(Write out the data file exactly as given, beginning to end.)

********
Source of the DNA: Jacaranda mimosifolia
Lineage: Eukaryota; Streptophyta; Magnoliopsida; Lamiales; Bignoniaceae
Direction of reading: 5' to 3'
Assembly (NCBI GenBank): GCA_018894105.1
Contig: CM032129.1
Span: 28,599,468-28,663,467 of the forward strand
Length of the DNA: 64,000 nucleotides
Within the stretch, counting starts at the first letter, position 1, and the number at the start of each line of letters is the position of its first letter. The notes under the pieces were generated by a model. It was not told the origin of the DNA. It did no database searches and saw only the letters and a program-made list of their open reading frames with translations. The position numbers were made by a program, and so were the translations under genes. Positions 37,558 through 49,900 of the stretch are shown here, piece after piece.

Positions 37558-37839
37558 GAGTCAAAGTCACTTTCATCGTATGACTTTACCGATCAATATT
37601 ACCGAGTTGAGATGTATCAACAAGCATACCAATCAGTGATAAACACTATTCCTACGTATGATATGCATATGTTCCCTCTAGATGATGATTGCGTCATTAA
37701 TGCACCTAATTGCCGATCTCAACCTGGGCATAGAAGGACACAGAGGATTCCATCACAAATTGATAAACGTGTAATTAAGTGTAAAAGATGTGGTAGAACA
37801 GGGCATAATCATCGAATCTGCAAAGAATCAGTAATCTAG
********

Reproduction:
Source of the DNA: Jacaranda mimosifolia
Lineage: Eukaryota; Streptophyta; Magnoliopsida; Lamiales; Bignoniaceae
Direction of reading: 5' to 3'
Assembly (NCBI GenBank): GCA_018894105.1
Contig: CM032129.1
Span: 28,599,468-28,663,467 of the forward strand
Length of the DNA: 64,000 nucleotides
Within the stretch, counting starts at the first letter, position 1, and the number at the start of each line of letters is the position of its first letter. The notes under the pieces were generated by a model. It was not told the origin of the DNA. It did no database searches and saw only the letters and a program-made list of their open reading frames with translations. The position numbers were made by a program, and so were the translations under genes. Positions 37,558 through 49,900 of the stretch are shown here, piece after piece.

Positions 37558-37839
37558 GAGTCAAAGTCACTTTCATCGTATGACTTTACCGATCAATATT
37601 ACCGAGTTGAGATGTATCAACAAGCATACCAATCAGTGATAAACACTATTCCTACGTATGATATGCATATGTTCCCTCTAGATGATGATTGCGTCATTAA
37701 TGCACCTAATTGCCGATCTCAACCTGGGCATAGAAGGACACAGAGGATTCCATCACAAATTGATAAACGTGTAATTAAGTGTAAAAGATGTGGTAGAACA
37801 GGGCATAATCATCGAATCTGCAAAGAATCAGTAATCTAG